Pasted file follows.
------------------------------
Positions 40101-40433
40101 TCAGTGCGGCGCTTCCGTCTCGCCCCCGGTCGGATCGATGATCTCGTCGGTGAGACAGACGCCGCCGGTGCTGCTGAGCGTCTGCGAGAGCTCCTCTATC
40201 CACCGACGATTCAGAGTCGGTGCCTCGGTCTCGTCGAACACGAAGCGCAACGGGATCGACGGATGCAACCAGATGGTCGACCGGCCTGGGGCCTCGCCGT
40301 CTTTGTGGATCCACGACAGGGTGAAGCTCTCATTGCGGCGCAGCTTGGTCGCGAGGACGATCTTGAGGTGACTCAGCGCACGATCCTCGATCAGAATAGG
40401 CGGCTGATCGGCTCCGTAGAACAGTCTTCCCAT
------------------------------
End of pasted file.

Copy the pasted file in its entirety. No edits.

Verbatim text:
Positions 40101-40433
40101 TCAGTGCGGCGCTTCCGTCTCGCCCCCGGTCGGATCGATGATCTCGTCGGTGAGACAGACGCCGCCGGTGCTGCTGAGCGTCTGCGAGAGCTCCTCTATC
40201 CACCGACGATTCAGAGTCGGTGCCTCGGTCTCGTCGAACACGAAGCGCAACGGGATCGACGGATGCAACCAGATGGTCGACCGGCCTGGGGCCTCGCCGT
40301 CTTTGTGGATCCACGACAGGGTGAAGCTCTCATTGCGGCGCAGCTTGGTCGCGAGGACGATCTTGAGGTGACTCAGCGCACGATCCTCGATCAGAATAGG
40401 CGGCTGATCGGCTCCGTAGAACAGTCTTCCCAT